Mystery Migration Maps


Big Idea:
Students will use critical thinking skills to draw conclusions about a map created with citizen science data.

Learning Objectives:
1. Students will be able to define “migration.”
2. Students will be able to compare and contrast an animated range map for a migratory versus non-migratory species of bird.
3. Students will be able to describe how citizen science supports the efforts of research and conservation scientists.

Time Required:
45 minute period

Materials:
Projector and Internet connection to display maps for the class

Getting Ready:
Review the details about the eBird occurrence maps at this site: eBird Occurrence Maps.

Conducting the Activity:
1. Show the students this “mystery” animated map. Ask them what they think the map might be showing. Note all answers at this time and don’t yet give hints or provide correct answers.

2. Show the students a second animated map. Again, ask what they think the map might be showing. If possible, show both maps at the same time (perhaps using the double page option on an interactive white board). Ask:
  • What do you think these maps might be showing?
  • Does our state "light up" in either map?
  • How do the maps differ? (you may wish to draw a Venn Diagram)

3. Reveal the type of data portrayed on these maps: the distribution of a migratory species (Olive-sided Flycatcher) over the course of a year, and the same for a non-migratory bird (Northern Cardinal). Show the students photos (or project a photo) of the cardinal and flycatcher. Tell the students that these two bird species are similar in size and have some overlapping habitat needs. Give students relevant background on the maps as you see fit:

  • eBird excels at using citizen scientists from around the world to collect information about the birds in their area. This online database is available for users to submit and review checklists of birds they have seen. These Spatio-Temporal Exploratory Model, or (STEM) maps are created using eBird's citizen data. The location where each checklist is filled out is combined with remotely-sensed information on habitat, climate, human population, and demographics. Using this information, the model generates approximately 60 variables describing the environment. By relating these environmental variables to observed occurrences of birds in different areas, the models about occurrence of each species make predictions at un-sampled locations and times. Using eBird, scientists can monitor many bird species year-round on a continental scale.

  • While some of these maps match the known distribution of birds very well, some maps show highlighted regions in areas where we know the species does not occur. This tends to happens in regions where eBird data are sparse, such as northern Minnesota, northern Maine, much of Nevada, sparsely-settled regions in the upper Great Plains, Montana. In some other areas (southern Florida, for example), there is not enough habitat information to understand the landscape as it relates to bird occurrence. In all of these cases, we believe that more eBird checklists from these regions will improve the STEM model’s ability to accurately show when and where various bird species occur.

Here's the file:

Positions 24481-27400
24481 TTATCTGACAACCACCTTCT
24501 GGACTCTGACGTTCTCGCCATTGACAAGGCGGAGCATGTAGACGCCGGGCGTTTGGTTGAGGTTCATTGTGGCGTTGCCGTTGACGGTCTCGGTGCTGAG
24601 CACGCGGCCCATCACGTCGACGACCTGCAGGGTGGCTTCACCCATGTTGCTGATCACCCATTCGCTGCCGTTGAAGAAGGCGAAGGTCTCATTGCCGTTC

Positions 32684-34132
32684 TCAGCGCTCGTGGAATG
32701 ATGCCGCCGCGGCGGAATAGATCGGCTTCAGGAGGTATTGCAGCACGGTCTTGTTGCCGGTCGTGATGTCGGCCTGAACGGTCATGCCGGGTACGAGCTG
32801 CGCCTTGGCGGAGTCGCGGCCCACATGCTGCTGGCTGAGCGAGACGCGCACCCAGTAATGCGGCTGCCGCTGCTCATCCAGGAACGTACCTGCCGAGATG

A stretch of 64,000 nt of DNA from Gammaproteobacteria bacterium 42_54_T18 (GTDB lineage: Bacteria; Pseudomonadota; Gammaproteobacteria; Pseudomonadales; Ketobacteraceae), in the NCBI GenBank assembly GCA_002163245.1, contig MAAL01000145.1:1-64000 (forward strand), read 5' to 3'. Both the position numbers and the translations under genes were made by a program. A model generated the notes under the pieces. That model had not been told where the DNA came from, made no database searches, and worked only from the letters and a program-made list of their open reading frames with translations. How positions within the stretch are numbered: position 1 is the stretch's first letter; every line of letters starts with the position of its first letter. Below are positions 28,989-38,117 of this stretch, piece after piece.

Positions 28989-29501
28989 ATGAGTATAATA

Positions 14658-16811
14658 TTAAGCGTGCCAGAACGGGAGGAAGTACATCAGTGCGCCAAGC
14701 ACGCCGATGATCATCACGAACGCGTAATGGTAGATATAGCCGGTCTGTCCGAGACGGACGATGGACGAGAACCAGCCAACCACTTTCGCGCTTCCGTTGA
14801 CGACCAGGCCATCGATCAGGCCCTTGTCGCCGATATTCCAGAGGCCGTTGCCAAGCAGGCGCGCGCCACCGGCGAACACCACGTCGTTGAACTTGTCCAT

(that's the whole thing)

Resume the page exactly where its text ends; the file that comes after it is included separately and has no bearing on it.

• These maps show the probability of occurrence of a selected bird species at each particular time and place. For example, a probability of 25% indicates that one out of every four checklists submitted at that time in place would be expected to include that species.

4. Ask:
  • What do these maps tell us?
  • Why do you think that one species migrates long distances and the other does not? (Hint: what do you think Nothern Cardinals eat? What do you think that a flycatcher eats?)
  • Where do you think the flycatcher goes during the winter? (You could challenge students to research this and find out).
  • Why do you think that one species is found more in the eastern United States, and the other is found more in the west?

After discussing these questions, consider further research, and then add to or correct the Venn diagram.

5. Finally, show students at least one new animated map. Try the Wood Thrush for an eastern bird. You can also try the Western Tanager for a western bird. For a bird that is found across the U.S. but shows a different pattern in the migration map, try the American Pipit, a bird that breeds in the Rocky Mountains and the Arctic. Ask students to draw conclusions about this new bird species:
  • What are these birds ranges?
  • Are these birds migrating?
  • What makes you say that it is migratory?
  • How is these birds ranges similar to or different from the two previous species?
  • What do you predict that this bird eats?
  • Can you tell anything about the species habitat preferences from the map?